How to Play the Fastest-Growing G-7 Nation

When it comes to the global economy, are you more of a glass-half-full or glass-half-empty investor?

If you're on the cautious side, you have good company because the International Monetary Fund issued a pretty bearish forecast this week for the global economy.

The IMF just released its semi-annual global growth forecast and it lowered both its 2013 and 2014 expectations. The IMF now expects global economic growth of 3.1% in 2013 and 3.8% in 2014. That's a 0.2% decrease from the previous IMF forecast made just three months ago in its World Economic Outlook.

The reason for the lowered expectations is that the IMF sees weaker economic growth across the board ... but especially in emerging markets.

"Growth almost everywhere is a bit weaker that we forecast in April, and the downward revision is particularly noticeable in emerging markets," said chief economist Olivier Blanchard in a statement.

Just How Much is the IMF
Scaling Back its Projections?

  • The Chinese economy will grow by 7.8% in 2013 and 7.7% in 2014, down from 8.1% and 8.3%.
  • Brazil will grow 2.5% in 2013 and 3.2% in 2014, down from 3.0% and 4.0%.
  • Russia's growth projections were lowered to 2.5% and 3.3%, from 3.4% and 3.8%.

Among the IMF's biggest worries are the faster-than-expected slowdown in China and the likelihood that the Federal Reserve Bank will soon taper its QE bond-buying.

Not surprisingly, then ...

The IMF Isn't Too Enthusiastic About
Most Developed Markets, Either

It warns that the 17-member euro zone is "still struggling" and that the recession will get even worse, shrinking by 0.6% in 2013 -- 0.1% worse than previously expected.

The U.S. is in the same slowing boat and the IMF cuts its forecast by 0.2% to 1.7% for 2013.

That may sound pretty negative across the board, but there was one, lone bright star: Japan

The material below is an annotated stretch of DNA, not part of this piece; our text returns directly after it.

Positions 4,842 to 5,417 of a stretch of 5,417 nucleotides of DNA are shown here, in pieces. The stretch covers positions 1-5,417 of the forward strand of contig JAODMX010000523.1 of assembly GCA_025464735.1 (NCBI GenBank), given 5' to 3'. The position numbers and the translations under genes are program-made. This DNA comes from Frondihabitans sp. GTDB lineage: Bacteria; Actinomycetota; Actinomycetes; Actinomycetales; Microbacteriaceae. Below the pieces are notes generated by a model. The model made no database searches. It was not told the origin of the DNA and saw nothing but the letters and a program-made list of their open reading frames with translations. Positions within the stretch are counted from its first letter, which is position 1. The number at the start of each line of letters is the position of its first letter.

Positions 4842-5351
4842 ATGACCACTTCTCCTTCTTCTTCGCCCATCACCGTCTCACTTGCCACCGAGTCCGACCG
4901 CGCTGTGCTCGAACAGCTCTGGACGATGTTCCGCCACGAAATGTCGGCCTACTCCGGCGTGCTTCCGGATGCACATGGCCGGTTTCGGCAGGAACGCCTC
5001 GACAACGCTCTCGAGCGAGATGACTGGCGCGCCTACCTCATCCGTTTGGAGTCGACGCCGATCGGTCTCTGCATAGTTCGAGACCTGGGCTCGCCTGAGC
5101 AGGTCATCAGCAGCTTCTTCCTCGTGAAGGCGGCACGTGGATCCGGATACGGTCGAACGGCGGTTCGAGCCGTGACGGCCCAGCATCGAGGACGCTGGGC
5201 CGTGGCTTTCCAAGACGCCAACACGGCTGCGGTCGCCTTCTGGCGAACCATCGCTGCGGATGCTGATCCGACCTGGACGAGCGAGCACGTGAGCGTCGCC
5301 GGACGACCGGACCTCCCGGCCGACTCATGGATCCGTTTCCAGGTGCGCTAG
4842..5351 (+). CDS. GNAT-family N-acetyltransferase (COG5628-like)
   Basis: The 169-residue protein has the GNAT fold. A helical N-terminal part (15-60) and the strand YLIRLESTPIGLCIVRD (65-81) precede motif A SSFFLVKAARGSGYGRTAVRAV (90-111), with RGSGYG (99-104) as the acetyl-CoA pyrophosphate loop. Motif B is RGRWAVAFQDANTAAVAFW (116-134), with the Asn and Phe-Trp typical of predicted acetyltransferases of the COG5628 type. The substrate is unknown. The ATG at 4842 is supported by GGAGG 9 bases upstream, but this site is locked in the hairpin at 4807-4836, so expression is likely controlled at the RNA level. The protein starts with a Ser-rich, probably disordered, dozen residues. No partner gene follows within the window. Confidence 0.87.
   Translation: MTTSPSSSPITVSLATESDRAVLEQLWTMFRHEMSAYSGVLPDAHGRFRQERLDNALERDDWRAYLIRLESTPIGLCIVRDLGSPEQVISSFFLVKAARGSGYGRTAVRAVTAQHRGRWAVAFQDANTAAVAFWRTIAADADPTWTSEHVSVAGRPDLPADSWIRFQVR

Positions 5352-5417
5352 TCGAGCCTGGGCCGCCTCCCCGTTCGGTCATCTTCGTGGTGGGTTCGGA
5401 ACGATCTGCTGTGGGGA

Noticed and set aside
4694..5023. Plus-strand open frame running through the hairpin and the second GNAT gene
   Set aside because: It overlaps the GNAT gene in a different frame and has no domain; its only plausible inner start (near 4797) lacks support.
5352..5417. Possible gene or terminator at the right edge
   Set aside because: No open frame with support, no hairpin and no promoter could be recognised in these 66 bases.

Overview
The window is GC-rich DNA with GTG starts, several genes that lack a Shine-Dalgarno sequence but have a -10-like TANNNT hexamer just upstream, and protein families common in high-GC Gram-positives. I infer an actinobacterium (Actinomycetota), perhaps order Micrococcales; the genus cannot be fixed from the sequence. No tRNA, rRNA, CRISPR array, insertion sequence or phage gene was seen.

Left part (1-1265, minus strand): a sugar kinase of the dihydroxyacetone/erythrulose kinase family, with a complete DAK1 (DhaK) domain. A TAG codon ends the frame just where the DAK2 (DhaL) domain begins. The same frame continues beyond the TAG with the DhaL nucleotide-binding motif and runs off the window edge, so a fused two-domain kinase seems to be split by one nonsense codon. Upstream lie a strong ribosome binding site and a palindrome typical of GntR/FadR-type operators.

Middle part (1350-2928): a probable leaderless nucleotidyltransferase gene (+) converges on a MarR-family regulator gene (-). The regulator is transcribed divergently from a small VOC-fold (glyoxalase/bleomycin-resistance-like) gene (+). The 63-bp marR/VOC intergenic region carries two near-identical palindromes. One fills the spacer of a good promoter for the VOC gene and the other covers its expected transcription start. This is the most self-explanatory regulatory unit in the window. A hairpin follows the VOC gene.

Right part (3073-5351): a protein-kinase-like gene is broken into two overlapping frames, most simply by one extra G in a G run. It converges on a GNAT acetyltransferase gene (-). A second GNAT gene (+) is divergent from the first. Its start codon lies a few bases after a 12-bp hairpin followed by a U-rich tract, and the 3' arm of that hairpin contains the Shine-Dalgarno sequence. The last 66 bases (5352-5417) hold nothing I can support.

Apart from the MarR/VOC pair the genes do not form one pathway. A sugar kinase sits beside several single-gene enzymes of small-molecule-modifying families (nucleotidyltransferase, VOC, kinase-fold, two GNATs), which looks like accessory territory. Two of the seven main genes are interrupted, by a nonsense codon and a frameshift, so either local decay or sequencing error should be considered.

Under Prime Minister Shinzo Abe, Japan has unleashed a massive quantitative-easing program and is trying every economic trick in the book to jump-start its morbid economy ... and it is working.

"Abenomics has been stronger than expected," the IMF's Blanchard said at a press conference.

So strong, in fact, that the IMF upped its 2013 forecast for Japan to 2% this year, 0.4% higher from April.

Why the Land of the Rising Sun
Is the IMF's Lone Bright Star

The reason for the optimism is the massive slide in the Japanese yen, which makes Japanese exports more-affordable for foreign buyers.

The main Japanese newspaper, The Nikkei, reported that a one-yen change in the dollar/yen rate would translate into a $2.7 BILLION increase in profits for the 30 largest Japanese exporters.

The yen was trading in the 70-per-dollar range in 2012 but is now in the 100-yen-per-dollar range. Do that math; if The Nikkei is right, this 30-yen drop translates into an additional $80 billion of profits!

At this revised economic-growth rate, Japan is on track to outpace its fellow G-7 brethren. Suddenly, Japanese stocks — exporters in particular — are looking extremely attractive, and I expect them to take off.

If you want to add some Japanese exposure to your portfolio, there are several ETFs to choose from.

  • iShares Japan Small Cap Index (SCJ)
  • iShares S&P/Topix 150 (ITF)
  • SPDR Russell/Nomura PRIME Japan (JPP)
  • SPDR Russell/Nomura Small Cap Japan (JSC)
  • WisdomTree Global Ex-U.S. Growth (DNL)
  • WisdomTree Japan SmallCap Dividend (DFJ)
  • WisdomTree Japan Hedged Equity Fund (DXJ)

And if you are REALLY bullish about Japan, there is a leveraged ETF that is designed to deliver double the return — both up and down — of the main Japanese stock market index: the ProShares Ultra MSCI Japan Index (EZJ).

There are also a handful of Japanese stocks that are traded on the NYSE and Nasdaq, such as Canon (CAJ), Honda (HMC), Kubota (KUB), Panasonic (PC) and Toyota (TM) to name a few.

I'm not suggesting that you rush out and buy any of these stocks or ETFs tomorrow morning. As always, timing is everything so I recommend that you wait for my buy signal.

However, Japan's prospects are very positive and I expect Japanese equities to move higher and should be at the top of your buy list.

Best wishes

Tony

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Posted 07-12-2013 11:34 AM by Tony Sagami
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